Kingman Regional Medical Center
Pharmacy Purchasing & Products: What are the challenges of addressing diversion in the operating room (OR) environment?
Patrick Lord, PharmD: ORs and procedural areas carry an inherently high risk for diversion due to the significant abuse potential of the medications used therein, coupled with the staff’s easy access to these medications. ORs are often crowded and hectic; when a number of people work together in a confined space, it can be easy to divert a medication without others noticing.
The most substantial cause of concern related to diversion in the OR is the risk to patient safety. Health care organizations are responsible for providing service to patients consistent with the phrase: First, do no harm. Whether a diverter uses the medication immediately or not, the potential for an intoxicated staff member to cause harm is elevated. Moreover, the legal ramifications of diversion must be taken seriously, as diversion creates the opportunity for a lawsuit. Key to preventing diversion is establishing appropriate documentation and waste procedures. Documentation ensures that items recorded as administered were reduced from inventory correctly. When diversion occurs, it should be impossible to document that the patient received the intended dose. The risk for diversion is high when medications are wasted; while requiring a witness is essential to ensure the medication is wasted as intended, it is not a fail-proof method. Fortunately, a variety of devices, systems, and services are available to ensure safe, effective wasting procedures.
PP&P: What information should be included in policies and procedures (P&Ps) to manage controlled substances in the OR?
Lord: P&Ps for controlled substances should be all-inclusive, comprising not only hospital-specific policies, but also state and federal requirements. Several important issues to keep in mind when developing P&Ps include:
- Hold Staff Accountable. Once tangible metrics are established, documentation practices can be leveraged to ensure accountability. For example, build specific metrics into P&Ps (eg, a patient record audit) to hold staff accountable for documenting medication removals and ensuring that the anesthesia record matches what was removed from inventory. Automation can show if the medications are documented (use and waste) correctly and provided to the correct patient.
- Specify Wasting Procedures. Mechanisms for wasting controlled substances in the OR, as well as in all other hospital areas, must be delineated in P&Ps.
- Standardize Inventory in All ORs. Anesthesia and pharmacy should collaborate to determine what medications must be included for use by the anesthetist. Once agreed upon, all ORs and procedural areas should be stocked identically, and a P&P should be written and approved by both departments. The P&P should specify which medications and quantities are to be stocked in the ORs.
- Stipulate What Data Must Be Tracked and Addressed. Auditing records is critical to identifying patterns. Therefore, P&Ps should be specific regarding what data must be gathered and how anomalies are to be addressed. When diversion is suspected, addressing the issue within the proper time frame is critical; waiting too long provides an opportunity for further diversion, but acting too soon might lead to unnecessary tension with staff. Each institution must define the appropriate time to act. It is important to routinely contact the anesthesia provider for clarification on each incorrect record to facilitate accurate tracking and trending. If incomplete or inaccurate records continue to occur, even after discussion with the provider, it is appropriate to take further action.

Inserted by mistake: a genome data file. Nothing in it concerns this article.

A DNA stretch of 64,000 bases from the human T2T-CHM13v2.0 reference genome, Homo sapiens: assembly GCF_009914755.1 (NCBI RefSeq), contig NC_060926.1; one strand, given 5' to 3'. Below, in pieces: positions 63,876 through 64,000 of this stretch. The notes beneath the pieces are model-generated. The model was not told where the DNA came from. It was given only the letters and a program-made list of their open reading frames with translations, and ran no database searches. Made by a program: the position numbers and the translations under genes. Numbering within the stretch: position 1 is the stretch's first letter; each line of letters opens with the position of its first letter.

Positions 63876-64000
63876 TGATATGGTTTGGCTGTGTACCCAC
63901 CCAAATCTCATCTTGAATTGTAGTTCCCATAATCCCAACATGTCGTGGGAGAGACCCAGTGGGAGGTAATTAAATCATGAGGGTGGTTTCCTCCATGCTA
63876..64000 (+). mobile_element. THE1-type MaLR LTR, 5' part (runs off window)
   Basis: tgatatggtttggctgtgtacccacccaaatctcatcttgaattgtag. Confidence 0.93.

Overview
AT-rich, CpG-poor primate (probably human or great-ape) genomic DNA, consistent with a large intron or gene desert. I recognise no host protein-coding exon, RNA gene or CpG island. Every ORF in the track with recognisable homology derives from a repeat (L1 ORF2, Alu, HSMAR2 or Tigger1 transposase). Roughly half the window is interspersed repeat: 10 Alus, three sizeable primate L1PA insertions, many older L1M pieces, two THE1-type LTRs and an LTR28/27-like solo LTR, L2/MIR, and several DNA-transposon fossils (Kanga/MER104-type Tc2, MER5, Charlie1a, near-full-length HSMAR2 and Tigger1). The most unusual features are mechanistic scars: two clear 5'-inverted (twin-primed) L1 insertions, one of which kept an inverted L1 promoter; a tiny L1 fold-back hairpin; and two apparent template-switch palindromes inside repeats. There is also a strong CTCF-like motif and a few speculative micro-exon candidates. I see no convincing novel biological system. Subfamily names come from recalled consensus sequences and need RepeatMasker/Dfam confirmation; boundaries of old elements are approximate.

- Detail Staff Training Practices and Interdepartmental Collaboration. Staff training and effective collaboration among departments are critical to identifying and preventing diversion in the ORs. This can be fostered through continuing education and regular staff meetings.
- Request P&Ps from Outside Vendors. Organizations that contract management of the anesthesia department with an outside vendor should request that company’s P&Ps on controlled substances and maintain them on file in the hospital.
PP&P: What are some best practices for detecting diversion in the OR?
Lord: Utilizing a diversion-prevention software program in tandem with automated anesthesia carts is a particularly effective strategy to monitor for and prevent diversion, as this software can help detect patterns outside of the norm by individual staff members as well as by specific medications. The data reporting capabilities of the software can also help pharmacy identify areas and practices that require improvement.
User IDs and passwords serve as the first line of defense. Assuming employees do not share their passwords with one another, having such technology significantly enhances the auditing process. During the orientation process for all employees, it is critical to affirm that each person is responsible for all transactions completed under their name, even if they do not make the transaction themselves. Once employees understand that the organization presumes this level of responsibility and that there is a paper trail documenting all medication access, they typically develop a respect for the process and protect their passwords, which can help reduce the incidence of diversion.
Anesthesia carts utilize locked, lidded drawers, which contain only one drug each. Allowing access to only the requested medication promotes proper inventory control. Implementing blind counts, whereby staff (typically anesthesia or pharmacy personnel) count the remaining inventory of the drawer they have accessed and enter it into the automated anesthesia cart, is crucial to ensuring accuracy. After two incorrect counts, a discrepancy is created, and the provider is alerted.